An electrical engineer from Lewisham said his normal 10-minute train journey to work took him 90 minutes today, due to the current rail strikes.

The largest rail strike for a generation caused severe disruption on Tuesday (June 21), with more cancellations happening on Wednesday.

Many passengers’ journeys took several hours longer than normal, while those who chose to travel by car instead were greeted by a surge in traffic.

Just a fifth of trains ran today and half of all lines were closed.

The chaos will continue on Wednesday, with only 60% of trains running, mainly due to a delay to the start of services as signallers and control room staff are not doing overnight shifts.

Electrical engineer Harry Charles, from Lewisham, said his normal 10-minute journey to work by train to London Bridge took him 90 minutes.

The 30-year-old from south-east London, said: “Obviously I had to wake up early and left my house at 6am.

“I am with the employees who are striking because their money is not going up and the cost of everything is rising.

“The strike has caused a lot of hassle for people, but everyone wants be able to eat.”

Last trains were much earlier than normal, such as London Euston to Glasgow at 1.30pm and London King’s Cross to Edinburgh at 2pm.

The network was due to shut down at 6.30pm.

Some 40,000 members of the Rail, Maritime and Transport (RMT) union at Network Rail and 13 train operators walked out on Tuesday in a bitter dispute over pay, jobs and conditions.

READ MORE: ‘Government failed to deal with cost-of-living crisis’ Labour MP says at Bromley rail strikes

Much of Britain had no passenger trains for the entire day, including most of Scotland and Wales, the whole of Cornwall and Dorset, and places such as Chester, Hull, Lincoln and Worcester.

Prime Minister Boris Johnson told a meeting of the Cabinet that reforms are vital for the rail industry and passengers.

He said: “I say this to the country as a whole, we need to get ready to stay the course.

“To stay the course, because these reforms, these improvements in the way we run our railways are in the interests of the travelling public, they will help to cut costs for farepayers up and down the country.”

Usually, busy stations such as London Euston and Birmingham New Street were nearly deserted except for union picket lines.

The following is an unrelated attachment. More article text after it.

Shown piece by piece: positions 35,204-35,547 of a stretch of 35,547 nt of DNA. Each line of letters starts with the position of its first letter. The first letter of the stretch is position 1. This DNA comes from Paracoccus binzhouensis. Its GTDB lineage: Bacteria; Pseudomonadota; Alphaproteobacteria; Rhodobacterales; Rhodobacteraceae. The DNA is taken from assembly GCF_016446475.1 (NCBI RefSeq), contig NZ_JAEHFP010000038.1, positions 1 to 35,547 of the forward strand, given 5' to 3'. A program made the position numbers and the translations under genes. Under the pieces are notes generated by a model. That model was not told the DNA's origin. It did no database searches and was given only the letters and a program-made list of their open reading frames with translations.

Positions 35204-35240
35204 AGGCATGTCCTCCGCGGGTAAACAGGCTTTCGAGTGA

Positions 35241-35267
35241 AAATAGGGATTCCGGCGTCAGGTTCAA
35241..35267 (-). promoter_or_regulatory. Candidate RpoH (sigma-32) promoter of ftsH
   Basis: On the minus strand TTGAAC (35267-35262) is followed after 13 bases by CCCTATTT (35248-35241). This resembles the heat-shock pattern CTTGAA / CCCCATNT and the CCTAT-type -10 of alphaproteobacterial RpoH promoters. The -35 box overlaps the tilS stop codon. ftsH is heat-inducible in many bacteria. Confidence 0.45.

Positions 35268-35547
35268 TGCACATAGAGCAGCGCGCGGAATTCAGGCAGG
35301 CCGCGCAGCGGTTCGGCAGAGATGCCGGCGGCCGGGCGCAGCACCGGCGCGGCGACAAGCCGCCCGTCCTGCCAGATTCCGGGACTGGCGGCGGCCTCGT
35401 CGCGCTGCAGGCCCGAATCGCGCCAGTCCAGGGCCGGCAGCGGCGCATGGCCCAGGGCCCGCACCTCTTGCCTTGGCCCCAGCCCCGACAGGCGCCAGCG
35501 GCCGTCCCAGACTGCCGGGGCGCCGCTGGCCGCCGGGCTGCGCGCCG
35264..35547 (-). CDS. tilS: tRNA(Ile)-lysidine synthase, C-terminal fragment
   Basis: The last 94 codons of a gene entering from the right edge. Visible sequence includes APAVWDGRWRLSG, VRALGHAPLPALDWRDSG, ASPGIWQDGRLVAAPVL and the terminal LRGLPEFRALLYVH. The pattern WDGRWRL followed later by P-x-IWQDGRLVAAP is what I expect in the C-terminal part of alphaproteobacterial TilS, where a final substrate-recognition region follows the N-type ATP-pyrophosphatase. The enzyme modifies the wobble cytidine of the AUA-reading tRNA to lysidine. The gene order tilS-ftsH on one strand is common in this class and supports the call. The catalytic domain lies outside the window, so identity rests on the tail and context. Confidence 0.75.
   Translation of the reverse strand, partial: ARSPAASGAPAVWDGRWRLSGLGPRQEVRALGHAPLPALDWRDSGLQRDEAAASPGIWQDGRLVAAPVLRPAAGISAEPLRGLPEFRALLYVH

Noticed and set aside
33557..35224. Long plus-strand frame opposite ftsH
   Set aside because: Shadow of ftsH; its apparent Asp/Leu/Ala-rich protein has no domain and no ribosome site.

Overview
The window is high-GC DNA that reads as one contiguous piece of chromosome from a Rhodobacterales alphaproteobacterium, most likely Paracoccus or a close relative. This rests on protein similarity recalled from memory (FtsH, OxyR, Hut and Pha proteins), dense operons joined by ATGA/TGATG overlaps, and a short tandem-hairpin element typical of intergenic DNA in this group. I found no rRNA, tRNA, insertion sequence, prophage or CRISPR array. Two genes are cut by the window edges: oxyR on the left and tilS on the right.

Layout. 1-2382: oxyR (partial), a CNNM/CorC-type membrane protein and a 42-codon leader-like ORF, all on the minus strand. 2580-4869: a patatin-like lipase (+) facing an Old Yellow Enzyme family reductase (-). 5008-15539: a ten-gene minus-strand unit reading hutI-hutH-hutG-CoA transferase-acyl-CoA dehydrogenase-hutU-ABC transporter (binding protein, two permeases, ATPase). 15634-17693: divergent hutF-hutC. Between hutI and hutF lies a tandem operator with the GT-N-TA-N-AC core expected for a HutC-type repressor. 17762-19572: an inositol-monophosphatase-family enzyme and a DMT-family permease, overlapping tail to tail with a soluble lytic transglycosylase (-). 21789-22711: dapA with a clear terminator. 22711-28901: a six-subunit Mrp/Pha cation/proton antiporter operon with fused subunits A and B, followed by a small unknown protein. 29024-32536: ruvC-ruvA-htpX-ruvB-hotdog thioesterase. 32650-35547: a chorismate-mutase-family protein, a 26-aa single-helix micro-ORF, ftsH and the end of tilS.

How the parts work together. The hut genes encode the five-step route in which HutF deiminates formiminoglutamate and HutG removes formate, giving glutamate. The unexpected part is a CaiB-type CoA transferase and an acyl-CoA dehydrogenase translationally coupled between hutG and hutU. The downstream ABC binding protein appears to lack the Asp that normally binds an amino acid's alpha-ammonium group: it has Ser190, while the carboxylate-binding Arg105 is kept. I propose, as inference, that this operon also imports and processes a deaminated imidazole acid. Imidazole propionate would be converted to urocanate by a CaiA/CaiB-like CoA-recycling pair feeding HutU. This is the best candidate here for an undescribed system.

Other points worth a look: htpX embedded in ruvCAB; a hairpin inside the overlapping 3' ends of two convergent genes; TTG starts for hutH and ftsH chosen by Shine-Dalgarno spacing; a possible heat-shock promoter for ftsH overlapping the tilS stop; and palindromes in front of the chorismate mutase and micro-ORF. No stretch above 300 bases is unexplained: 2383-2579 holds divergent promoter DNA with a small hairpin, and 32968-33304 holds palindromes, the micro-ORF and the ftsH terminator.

Many people worked from home rather than travelled to offices.

Retail analysts Springboard said footfall in central London was 27% down on last Tuesday, while city centres outside the capital suffered an 11% reduction.

Those who had to travel faced skeleton train timetables and increased traffic on the roads.

London Underground services were also suspended on the vast majority of lines due to a walkout by workers.

Figures published by location technology firm TomTom show the level of road congestion at 11am was higher than the same time last week in several cities.

In London, congestion levels increased from 38%% on June 14 to 51% today.

Other locations with worse traffic included Cardiff (from 24% to 29%), Liverpool (from 24% to 30%), Manchester (from 27% to 34%) and Newcastle (from 18% to 20%).

The figures represent the proportion of additional time required for journeys compared with free-flowing conditions.

There were also severe queues on outer London sections of the M1, M4, A4 and A40.

People trying to travel around the capital faced long queues for buses.

Uber hiked its prices amid a spike in demand, with a three-mile journey from Paddington to King’s Cross estimated to cost £27 at 8.45am.

Strikes are also planned for Thursday and Saturday.

Labour leader Sir Keir Starmer is considering possible disciplinary action after several of his party’s MPs joined picket lines outside stations.

He reportedly ordered frontbenchers not to do that as the Conservatives have sought to use the row to claim Labour is on the side of striking workers who have caused chaos.

Pupils and parents were being urged to make an alternative plan for getting to school for A-level and GCSE exams.

RMT general secretary Mick Lynch warned that the dispute could continue for months.

The union has been asked by Network Rail to attend formal consultation talks next month on introducing “modern working practices”.

Network Rail official Tim Shoveller said the changes will mean “dumping outdated working practices and introducing new technology”.

He added: “We expect this will reduce roles by around 1,800, the vast majority of which will be lost through voluntary severance and natural wastage.”

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